Saturday, November 27, 2021
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Culture Currents

Cultural happenings in SF and beyond.

Writer coaches make a positive social impact!

After a WriterCoach Connection volunteer offered words of praise to a Korematsu Middle School seventh grader on a writing assignment, the youngster told the coach, “Nobody has ever said that to me before. Not my teachers, not my parents – nobody. Thank you!” The coach had met the student where he was with his writing process. No judgments. No preset expectations. Just pure encouragement to help him get his voice and views on paper.

Dr. Caesar Churchwell, a leader who made a difference

Dr. Caesar Churchwell now transitioning to the Ancestors, leaves his legacy of love and service to the people of his community, and like the pebble dropped into the water, ripples far, touching those he never knew.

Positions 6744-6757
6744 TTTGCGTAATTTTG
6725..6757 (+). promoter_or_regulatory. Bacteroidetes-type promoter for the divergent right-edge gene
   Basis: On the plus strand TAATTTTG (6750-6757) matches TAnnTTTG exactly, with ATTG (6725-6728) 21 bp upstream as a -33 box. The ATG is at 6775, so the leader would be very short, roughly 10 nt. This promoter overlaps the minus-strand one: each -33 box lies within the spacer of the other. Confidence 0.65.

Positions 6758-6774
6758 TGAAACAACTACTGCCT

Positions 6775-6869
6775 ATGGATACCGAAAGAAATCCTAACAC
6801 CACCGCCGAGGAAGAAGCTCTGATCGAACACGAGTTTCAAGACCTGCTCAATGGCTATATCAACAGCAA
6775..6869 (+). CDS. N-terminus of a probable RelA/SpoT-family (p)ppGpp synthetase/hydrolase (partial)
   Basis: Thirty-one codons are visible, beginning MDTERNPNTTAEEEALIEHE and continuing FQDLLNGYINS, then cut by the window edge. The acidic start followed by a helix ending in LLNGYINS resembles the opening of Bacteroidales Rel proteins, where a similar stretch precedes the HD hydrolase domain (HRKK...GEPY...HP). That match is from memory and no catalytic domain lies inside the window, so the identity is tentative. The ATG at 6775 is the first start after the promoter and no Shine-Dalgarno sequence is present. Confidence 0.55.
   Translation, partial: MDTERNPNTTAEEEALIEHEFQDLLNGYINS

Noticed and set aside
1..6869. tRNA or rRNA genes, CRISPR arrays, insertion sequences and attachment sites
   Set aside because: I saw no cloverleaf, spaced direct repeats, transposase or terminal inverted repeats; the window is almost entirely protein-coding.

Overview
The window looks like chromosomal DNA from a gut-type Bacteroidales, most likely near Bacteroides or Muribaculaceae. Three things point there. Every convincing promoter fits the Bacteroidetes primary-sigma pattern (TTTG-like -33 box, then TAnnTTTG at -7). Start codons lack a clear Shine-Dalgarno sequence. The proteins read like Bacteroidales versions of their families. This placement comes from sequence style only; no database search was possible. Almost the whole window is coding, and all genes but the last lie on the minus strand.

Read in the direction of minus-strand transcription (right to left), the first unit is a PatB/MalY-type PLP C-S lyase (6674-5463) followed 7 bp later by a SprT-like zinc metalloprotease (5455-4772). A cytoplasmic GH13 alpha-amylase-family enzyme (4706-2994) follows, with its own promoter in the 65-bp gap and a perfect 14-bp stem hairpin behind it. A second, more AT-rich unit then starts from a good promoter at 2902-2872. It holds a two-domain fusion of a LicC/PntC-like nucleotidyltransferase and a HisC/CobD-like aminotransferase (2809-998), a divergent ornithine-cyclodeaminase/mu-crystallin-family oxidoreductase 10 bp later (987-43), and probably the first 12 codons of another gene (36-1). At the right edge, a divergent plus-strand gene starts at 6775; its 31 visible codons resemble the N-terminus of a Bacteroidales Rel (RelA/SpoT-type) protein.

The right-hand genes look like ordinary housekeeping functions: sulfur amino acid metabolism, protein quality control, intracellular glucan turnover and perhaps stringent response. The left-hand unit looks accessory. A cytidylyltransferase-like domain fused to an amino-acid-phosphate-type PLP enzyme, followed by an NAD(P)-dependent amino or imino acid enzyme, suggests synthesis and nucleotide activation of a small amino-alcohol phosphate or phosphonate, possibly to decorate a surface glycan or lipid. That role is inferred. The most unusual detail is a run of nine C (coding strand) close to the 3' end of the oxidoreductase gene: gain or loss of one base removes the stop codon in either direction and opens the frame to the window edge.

Virtual AfroComicCon to feature creators and stars of ‘Black Panther’ Luke Cage and ‘Batman:...

AfroComicCon brings real and actual kicks this Saturday, Oct. 24 to comic fans old and new, young and old. Virtual this year due to COVID-19, the annual event started in 2017 by the Oakland Technology & Education Center, will be held for free – a day full of live and pre-recorded programming – sponsored by the NNPA, the Oakland A’s and Pixar Entertainment.

‘Cut My Hair, Barber’ portrays complicated father-son relationship at SF Black Film Festival

Patrick Thomas’ short film “Cut My Hair, Barber” is a powerful portrayal of a father and son relationship that is disturbing and extremely dysfunctional, yet familiar. It is a story that many single Black mothers and Black young and old men, especially, could relate to in our communities. I got a chance to interview filmmaker Patrick Thomas about his cinematic creation, “Cut My Hair, Barber.” Check it out.